Benign esophageal neoplasms are rare, and malignant neoplasms make up the vast majority of all esophageal neoplasms. For this reason, though they account for approximately 6% of all gastrointestinal tract cancers, they are responsible for a disproportionately large number of deaths. The commonest benign neoplasm of the esophagus is a leiomyoma, a tumor of smooth muscle cells. Virtually all malignant neoplasms of the esophagus are epithelial in origin (carcinomas), either squamous cell carcinomas (SCC) or adenocarcinomas.
Adenocarcinoma is preceded by Barrett's esophagus in virtually all cases, and arises through a well-defined sequence as follows: long-standing gastroesophageal reflux disease, intestinal metaplasia (Barrett's esophagus), low grade dysplasia, high grade dysplasia, then adenocarcinoma.
About half of all esophageal squamous cell carcinoma cases arise in the lower third of the esophagus, with the remaining cases arising in the upper and middle thirds. Tumors may be polypoid, ulcerating or infiltrating. Histologically, squamous differentiation is evident with the presence of keratin pearls in better differentiated examples.
Virtually all cases of adenocarcinoma arise in the distal esophagus in association with Barrett's esophagus. These tumors are more often ulcerating or infiltrating than polypoid, and histologically show evidence of glandular differentiation.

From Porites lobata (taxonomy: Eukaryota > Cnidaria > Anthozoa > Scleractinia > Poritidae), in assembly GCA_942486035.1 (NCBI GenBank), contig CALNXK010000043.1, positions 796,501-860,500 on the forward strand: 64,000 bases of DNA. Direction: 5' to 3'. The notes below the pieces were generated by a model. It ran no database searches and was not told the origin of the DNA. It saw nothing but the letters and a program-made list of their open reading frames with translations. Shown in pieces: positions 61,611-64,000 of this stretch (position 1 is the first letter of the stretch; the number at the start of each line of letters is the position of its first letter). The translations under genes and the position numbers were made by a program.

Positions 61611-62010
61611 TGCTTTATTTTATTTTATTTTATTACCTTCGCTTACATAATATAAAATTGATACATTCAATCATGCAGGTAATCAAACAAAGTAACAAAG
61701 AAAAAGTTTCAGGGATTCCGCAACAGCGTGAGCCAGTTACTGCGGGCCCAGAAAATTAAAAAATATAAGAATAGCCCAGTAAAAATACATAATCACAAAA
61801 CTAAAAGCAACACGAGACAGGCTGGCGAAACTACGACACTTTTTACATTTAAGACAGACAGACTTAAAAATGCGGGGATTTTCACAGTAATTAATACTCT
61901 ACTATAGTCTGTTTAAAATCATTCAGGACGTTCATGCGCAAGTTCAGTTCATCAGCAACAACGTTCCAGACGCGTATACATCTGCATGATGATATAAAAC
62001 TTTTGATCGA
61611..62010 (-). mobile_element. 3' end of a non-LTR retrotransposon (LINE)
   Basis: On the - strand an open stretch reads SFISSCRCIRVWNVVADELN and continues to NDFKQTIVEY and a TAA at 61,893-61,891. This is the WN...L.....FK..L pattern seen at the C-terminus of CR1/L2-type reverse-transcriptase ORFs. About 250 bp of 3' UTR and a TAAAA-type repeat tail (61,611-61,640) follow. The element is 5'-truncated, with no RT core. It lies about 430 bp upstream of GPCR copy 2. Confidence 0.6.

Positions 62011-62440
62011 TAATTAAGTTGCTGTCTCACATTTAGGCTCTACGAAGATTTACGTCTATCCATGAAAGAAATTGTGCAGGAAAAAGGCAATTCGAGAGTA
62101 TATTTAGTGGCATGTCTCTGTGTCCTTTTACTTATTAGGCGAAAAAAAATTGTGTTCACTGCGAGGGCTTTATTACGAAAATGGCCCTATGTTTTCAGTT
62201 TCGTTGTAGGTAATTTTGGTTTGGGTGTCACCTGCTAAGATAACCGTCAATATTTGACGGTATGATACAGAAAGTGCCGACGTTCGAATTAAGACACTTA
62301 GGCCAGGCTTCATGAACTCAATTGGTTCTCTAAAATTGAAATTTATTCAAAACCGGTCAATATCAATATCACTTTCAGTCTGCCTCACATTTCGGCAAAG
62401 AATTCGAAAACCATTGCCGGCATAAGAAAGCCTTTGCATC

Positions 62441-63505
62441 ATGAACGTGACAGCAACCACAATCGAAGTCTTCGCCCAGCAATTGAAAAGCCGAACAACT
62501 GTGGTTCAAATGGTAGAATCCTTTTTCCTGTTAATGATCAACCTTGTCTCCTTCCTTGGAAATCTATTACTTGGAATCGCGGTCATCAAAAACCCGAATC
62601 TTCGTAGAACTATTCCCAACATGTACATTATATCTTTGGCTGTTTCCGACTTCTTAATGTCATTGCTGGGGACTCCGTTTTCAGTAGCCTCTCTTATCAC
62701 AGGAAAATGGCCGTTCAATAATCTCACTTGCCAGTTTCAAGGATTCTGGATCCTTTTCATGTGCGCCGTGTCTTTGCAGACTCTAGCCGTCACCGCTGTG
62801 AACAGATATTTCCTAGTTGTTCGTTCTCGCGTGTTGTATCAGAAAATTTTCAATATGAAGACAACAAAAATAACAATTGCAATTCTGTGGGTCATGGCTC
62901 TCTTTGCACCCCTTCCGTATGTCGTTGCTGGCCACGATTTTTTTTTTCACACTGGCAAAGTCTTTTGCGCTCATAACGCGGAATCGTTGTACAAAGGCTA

Both neoplasms spread directly through the wall into adjacent structures (easy because of the lack of serosa) or via the lymphatics or venous drainage.
Dysphagia is a frequent presenting symptom in patients with esophageal carcinoma. Other symptoms include anorexia, cachexia, pain, voice hoarseness if the recurrent laryngeal nerve is involved, and cough if there is a tracheoesophageal fistula.
Adenocarcinomas are typically associated with a long history of reflux symptoms because of the links to gastroesophageal reflux disease. Treatment options are primarily surgical, though patients must be carefully selected because esophagectomy carries a high mortality rate in its own right. Radiation therapy and chemotherapy unfortunately play limited roles.
The prognosis may be assessed with clinical and pathological staging. The 5-year survival of patients with superficial cancers is ~75% as opposed to ~10-25% for patients with advanced (deeply invasive) cancers who undergo curative resection.